Thursday, 2 March 2017

Rules of Engagement (2000)

Our heroes "Can't Handle The Truth!" That's okay though they don't need to deal with it

Director: William Friedkin
Cast: Tommy Lee Jones (Col Hays Lawrence "Hodge" Hodges II), Samuel L. Jackson (Col Terry L. Childers), Guy Pearce (Maj Mark Biggs), Ben Kingsley (Ambassador Mourain), Bruce Greenwood (National Security Advisor Bill Sokal), Anne Archer (Mrs. Mourain), Blair Underwood (Capt Lee)

Jones and Jackson together! At least that was the cry at the time for this morally repugnant military courtroom drama. On a mission to rescue an ambassador from an embassy under siege, after a few marines are wounded (three are announced later as KIA), Jackson’s Colonel fires on a crowd of protesting civilians (a scheduled protest that has gone out of hand) killing 83 and wounding dozens more. Horrified, the suits at home decide to put him on trial for murder. Jones is his alcoholic (for plot reasons) lawyer, who tries to uncover the truth around a missing surveillance video which may (or may not) prove the crowd was armed.

This was a film that I think I’ve hated more and more since I watched it. In its defence: Friedkin directs the opening embassy siege well. The siege itself (denounced as racist at the time) comes across as enormously prescient considering the Arab Spring etc that we’ve seen since. Jones is pretty good, I guess, despite looking far too old for the part (he’s only two years younger than his supposed mother!). Jackson does the fireworks that are asked of him. It’s pretty well filmed in general.

Everything else in this film leaves a taste like three-week-old field rations. The courtroom dynamics are boring. The film doesn’t want Jackson to be a villain so repositions Greenwood and Kingsley’s characters as villains. Despite their best efforts, any sane person watching this film could not defend Jackson’s character’s actions here. The logic of the courtroom is ridiculous: a non-existent video tape overrules all other evidence, including a complete lack of bullet holes from guns from the street direction? I suppose you could argue the film wants us to make our own judgement on subjective recollections: but its stirring music and heroic worship of Jackson tell us firmly who we should be believing here. Basically the message seems to be: Embassies are American soil, raise a gun at them and you deserve everything you got coming.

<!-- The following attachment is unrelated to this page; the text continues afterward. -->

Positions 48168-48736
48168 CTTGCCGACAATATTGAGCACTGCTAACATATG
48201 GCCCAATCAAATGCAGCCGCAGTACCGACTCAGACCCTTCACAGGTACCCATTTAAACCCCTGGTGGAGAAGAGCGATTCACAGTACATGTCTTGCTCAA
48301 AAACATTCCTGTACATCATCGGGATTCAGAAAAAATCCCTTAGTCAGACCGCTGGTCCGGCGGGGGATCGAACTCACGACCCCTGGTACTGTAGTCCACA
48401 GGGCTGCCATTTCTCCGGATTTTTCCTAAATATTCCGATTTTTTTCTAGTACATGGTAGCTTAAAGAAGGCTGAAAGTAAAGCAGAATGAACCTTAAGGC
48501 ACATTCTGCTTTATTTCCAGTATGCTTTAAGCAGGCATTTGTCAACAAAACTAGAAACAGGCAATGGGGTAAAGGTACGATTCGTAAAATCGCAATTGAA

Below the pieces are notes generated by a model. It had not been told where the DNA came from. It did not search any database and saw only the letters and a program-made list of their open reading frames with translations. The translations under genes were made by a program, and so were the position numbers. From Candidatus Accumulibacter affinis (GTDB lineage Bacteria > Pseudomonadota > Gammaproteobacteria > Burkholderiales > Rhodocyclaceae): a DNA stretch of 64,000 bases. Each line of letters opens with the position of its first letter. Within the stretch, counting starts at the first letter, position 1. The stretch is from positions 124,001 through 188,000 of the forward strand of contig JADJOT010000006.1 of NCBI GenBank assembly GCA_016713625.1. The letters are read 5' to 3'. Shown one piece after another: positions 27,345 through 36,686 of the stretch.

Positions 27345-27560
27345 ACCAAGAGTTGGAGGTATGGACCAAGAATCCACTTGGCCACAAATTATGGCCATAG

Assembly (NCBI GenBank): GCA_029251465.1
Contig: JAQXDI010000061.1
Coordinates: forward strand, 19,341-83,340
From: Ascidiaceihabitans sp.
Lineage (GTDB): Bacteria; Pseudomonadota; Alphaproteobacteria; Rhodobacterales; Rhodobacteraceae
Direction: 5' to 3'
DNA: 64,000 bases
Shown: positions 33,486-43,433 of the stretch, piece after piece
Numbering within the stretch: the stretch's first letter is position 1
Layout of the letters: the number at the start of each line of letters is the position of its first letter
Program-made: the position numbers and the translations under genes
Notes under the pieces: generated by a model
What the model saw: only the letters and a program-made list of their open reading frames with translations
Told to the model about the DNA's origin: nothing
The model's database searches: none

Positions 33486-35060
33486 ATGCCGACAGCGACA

The film tries to stack the decks overwhelmingly in support of its central character, but it just leaves an unpleasant taste in the mouth. For a start, our hero is cleared on a technicality – “There must be a surveillance tape and that tape might have cleared the Colonel so you should let him off” – that we are meant to cheer, but is in fact exactly the sort of closed ranks, protect-our-own cover-up that the supposedly villainous National Security Advisor denounces in the first place. It’s not even a good argument: all the actual available evidence clearly shows he’s guilty and Jackson even admits it on the witness stand! Ever heard of the Amritsar massacre? It’s a comparable event to this and one of our most shameful colonial actions. On the logic of this film it should be our finest hour.

On top of that, the film asks us to believe that a proportional response to being under fire from gunmen in a crowd full of civilians (including women and children) is to fire automatic weapons directly into the crowd. But that’s fine because Jackson’s character has a dream where he sees the Yemeni civilians all shooting up at him (didn’t see that the first time you showed it Friedkin!) including the photogenic one-legged girl the film has gone back to several times. So you go Samuel! Shoot up that crowd!

I could go on with the wonky morals of this horrible little film. The first thing we see Jackson’s character do on screen was to execute an unarmed prisoner (our hero, ladies and gentlemen!). Naturally the film has to exonerate him for this, so we have the Vietnamese officer who witnessed this turn up at the courtroom and say he would have done the same, then have the two of them tearfully salute each other outside the courtroom. So that’s fine then. It’s just another part of the film’s unpleasant attitude that you can’t even begin to question right or wrong in combat because, man, you weren’t there. Well I’m sorry but that doesn’t wash.

What is the moral of this unpleasant story? Well it seems to be that you can do almost anything you like so long as you can argue you have in someway saved lives (especially if they are American lives). Oh and that by extension, 1 American Marine’s life is worth just about 28 Yemeni lives. Go figure.

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